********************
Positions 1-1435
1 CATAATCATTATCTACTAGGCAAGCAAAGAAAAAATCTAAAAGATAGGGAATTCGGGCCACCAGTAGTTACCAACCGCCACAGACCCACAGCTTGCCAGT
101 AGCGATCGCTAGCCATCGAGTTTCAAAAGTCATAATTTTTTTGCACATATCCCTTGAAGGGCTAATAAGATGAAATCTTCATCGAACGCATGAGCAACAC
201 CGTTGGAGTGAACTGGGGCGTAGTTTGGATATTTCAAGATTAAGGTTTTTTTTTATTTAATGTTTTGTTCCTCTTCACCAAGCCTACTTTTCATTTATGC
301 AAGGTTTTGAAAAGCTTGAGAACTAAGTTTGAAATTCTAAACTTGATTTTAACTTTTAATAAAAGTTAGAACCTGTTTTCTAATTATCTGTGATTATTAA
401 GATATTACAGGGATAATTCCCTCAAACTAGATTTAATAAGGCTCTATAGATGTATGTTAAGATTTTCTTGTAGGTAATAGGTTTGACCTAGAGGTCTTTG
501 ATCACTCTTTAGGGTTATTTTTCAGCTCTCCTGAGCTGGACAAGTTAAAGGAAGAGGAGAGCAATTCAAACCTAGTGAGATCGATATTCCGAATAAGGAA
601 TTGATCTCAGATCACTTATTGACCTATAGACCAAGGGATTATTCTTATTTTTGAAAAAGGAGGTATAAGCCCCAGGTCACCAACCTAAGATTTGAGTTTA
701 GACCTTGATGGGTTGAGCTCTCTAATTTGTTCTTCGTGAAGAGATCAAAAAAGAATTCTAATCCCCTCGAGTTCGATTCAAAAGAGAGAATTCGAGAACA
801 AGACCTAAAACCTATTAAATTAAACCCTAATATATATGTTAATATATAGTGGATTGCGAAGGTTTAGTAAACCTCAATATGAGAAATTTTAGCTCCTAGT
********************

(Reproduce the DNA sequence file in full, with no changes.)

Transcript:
Positions 1-1435
1 CATAATCATTATCTACTAGGCAAGCAAAGAAAAAATCTAAAAGATAGGGAATTCGGGCCACCAGTAGTTACCAACCGCCACAGACCCACAGCTTGCCAGT
101 AGCGATCGCTAGCCATCGAGTTTCAAAAGTCATAATTTTTTTGCACATATCCCTTGAAGGGCTAATAAGATGAAATCTTCATCGAACGCATGAGCAACAC
201 CGTTGGAGTGAACTGGGGCGTAGTTTGGATATTTCAAGATTAAGGTTTTTTTTTATTTAATGTTTTGTTCCTCTTCACCAAGCCTACTTTTCATTTATGC
301 AAGGTTTTGAAAAGCTTGAGAACTAAGTTTGAAATTCTAAACTTGATTTTAACTTTTAATAAAAGTTAGAACCTGTTTTCTAATTATCTGTGATTATTAA
401 GATATTACAGGGATAATTCCCTCAAACTAGATTTAATAAGGCTCTATAGATGTATGTTAAGATTTTCTTGTAGGTAATAGGTTTGACCTAGAGGTCTTTG
501 ATCACTCTTTAGGGTTATTTTTCAGCTCTCCTGAGCTGGACAAGTTAAAGGAAGAGGAGAGCAATTCAAACCTAGTGAGATCGATATTCCGAATAAGGAA
601 TTGATCTCAGATCACTTATTGACCTATAGACCAAGGGATTATTCTTATTTTTGAAAAAGGAGGTATAAGCCCCAGGTCACCAACCTAAGATTTGAGTTTA
701 GACCTTGATGGGTTGAGCTCTCTAATTTGTTCTTCGTGAAGAGATCAAAAAAGAATTCTAATCCCCTCGAGTTCGATTCAAAAGAGAGAATTCGAGAACA
801 AGACCTAAAACCTATTAAATTAAACCCTAATATATATGTTAATATATAGTGGATTGCGAAGGTTTAGTAAACCTCAATATGAGAAATTTTAGCTCCTAGT